The reigning F1 world champions have transformed their Brixworth High Performance Powertrains technology centre into a fully-functioning factory that is building up to 1,000 Continuous Positive Airway Pressure (CPAP) devices each day, named the UCL-Ventura, with trials in London hospitals proving successful.
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The move to help the coronavirus relief effort, which is part of F1’s Project Pitlane scheme, took fewer than 100 hours from the initial meeting to the production of the Mark I model, with a subsequent Mark II version using 70 per cent less oxygen and gaining approval last month from the medicines and healthcare products regulatory agency.
The device involves oxygen-mix air being forced into a patient’s mouth and nose at pressure, forcing the lungs to stay open even when the alveoli have collapsed due to Covid-19. It requires a sealed mask to be worn in order to prevent oxygen leaking out, though caution must be shown to ensure that droplets passing on coronavirus are not passed on to medical staff working in close attendance.
As a result, a hood can be required to wear to prevent the spread of infectious droplets.
Having been produced alongside the University College London (UCL) and clinicians at the UCL Hospital, the CPAP device was trialled on patients at the hospital, before getting the green light to be distributed on a mass scale.
“Since the project was announced, we have received an incredible number of enquiries about the CPAP device from around the world,” said Andy Cowell, Managing Director of Mercedes-AMG High Performance Powertrains.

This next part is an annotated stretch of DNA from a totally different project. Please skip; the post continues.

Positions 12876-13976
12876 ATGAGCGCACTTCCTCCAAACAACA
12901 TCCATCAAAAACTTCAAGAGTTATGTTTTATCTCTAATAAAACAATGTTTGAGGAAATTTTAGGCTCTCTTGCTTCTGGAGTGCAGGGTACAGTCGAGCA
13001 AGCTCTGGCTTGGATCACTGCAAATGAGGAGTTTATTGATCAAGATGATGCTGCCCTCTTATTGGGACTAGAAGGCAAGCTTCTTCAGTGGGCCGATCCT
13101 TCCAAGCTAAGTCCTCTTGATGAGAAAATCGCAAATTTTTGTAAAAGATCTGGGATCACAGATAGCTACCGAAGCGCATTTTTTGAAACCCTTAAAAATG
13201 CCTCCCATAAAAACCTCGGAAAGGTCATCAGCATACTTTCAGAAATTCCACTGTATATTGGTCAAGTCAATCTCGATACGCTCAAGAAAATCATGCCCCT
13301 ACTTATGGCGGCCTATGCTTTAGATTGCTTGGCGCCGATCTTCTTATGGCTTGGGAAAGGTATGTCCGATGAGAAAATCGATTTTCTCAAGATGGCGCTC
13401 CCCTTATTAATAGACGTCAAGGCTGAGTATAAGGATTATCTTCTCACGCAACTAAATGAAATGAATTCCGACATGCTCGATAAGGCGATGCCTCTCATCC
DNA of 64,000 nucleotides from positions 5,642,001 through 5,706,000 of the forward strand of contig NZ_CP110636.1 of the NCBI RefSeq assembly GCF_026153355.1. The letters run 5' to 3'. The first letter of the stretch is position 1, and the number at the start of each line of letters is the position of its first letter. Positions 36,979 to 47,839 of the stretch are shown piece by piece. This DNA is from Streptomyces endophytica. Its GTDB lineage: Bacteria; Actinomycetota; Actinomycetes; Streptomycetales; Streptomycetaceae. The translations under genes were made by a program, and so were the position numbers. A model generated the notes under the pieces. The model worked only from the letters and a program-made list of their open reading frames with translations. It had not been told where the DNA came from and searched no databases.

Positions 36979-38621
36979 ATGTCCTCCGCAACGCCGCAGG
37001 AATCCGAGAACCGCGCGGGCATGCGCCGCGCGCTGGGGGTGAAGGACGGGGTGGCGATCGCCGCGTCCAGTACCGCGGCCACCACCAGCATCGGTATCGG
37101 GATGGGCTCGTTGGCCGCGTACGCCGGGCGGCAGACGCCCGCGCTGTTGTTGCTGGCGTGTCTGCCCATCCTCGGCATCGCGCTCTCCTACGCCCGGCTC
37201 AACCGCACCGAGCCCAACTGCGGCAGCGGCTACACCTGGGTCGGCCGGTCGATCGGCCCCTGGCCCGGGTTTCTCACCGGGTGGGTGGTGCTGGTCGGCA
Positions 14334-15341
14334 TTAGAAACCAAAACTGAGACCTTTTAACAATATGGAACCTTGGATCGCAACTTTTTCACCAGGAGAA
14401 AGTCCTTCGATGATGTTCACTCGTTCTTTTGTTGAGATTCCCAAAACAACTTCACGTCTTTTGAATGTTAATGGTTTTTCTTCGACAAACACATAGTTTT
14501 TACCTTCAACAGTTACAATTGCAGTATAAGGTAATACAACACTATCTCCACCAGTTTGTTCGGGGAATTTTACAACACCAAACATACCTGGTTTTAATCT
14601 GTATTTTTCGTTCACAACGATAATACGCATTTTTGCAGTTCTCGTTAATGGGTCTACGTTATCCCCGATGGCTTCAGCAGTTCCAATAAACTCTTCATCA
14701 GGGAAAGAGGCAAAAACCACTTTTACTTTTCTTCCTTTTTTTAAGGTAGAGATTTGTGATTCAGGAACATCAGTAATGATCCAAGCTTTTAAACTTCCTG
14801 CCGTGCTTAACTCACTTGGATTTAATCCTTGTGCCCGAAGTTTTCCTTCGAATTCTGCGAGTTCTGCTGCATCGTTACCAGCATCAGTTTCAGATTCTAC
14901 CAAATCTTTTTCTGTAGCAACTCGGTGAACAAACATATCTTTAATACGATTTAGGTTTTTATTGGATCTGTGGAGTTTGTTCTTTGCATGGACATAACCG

Mercedes’s power unit department that is normally used to producing the dominant engine on the F1 grid, having powered Lewis Hamilton and Nico Rosberg to win the last six F1 world championships, have been completely transformed to work on the CPAP devices, with 40 machines that are designed for building pistons and turbochargers now being used for the production of the breathing aids.
Mercedes have also confirmed that they have made the design open source to enable it to be shared and copied worldwide, with the team also making available the licensed package that includes the designs, materials, tools and kit used in the rapid prototyping process and the fabrication time for each part.
“Making the design and manufacturing specifications available on an ‘open source’ basis will allow companies around the world to produce these devices at speed and at scale to support the global response to Covid-19,” added Cowell.
Professor Rebecca Shipley, Director of UCL Institute of Healthcare Engineering, said: “These life-saving devices are relatively simple to manufacture and can be produced quickly. We hope that, by making the blueprints publicly available, they can be used to improve the resilience of healthcare systems preparing for the Covid-19 pandemic globally.
“My thanks goes to the brilliant engineers, business managers and team at UCLB who have come together and made this happen at a pace that would be considered unimaginable under normal circumstances.”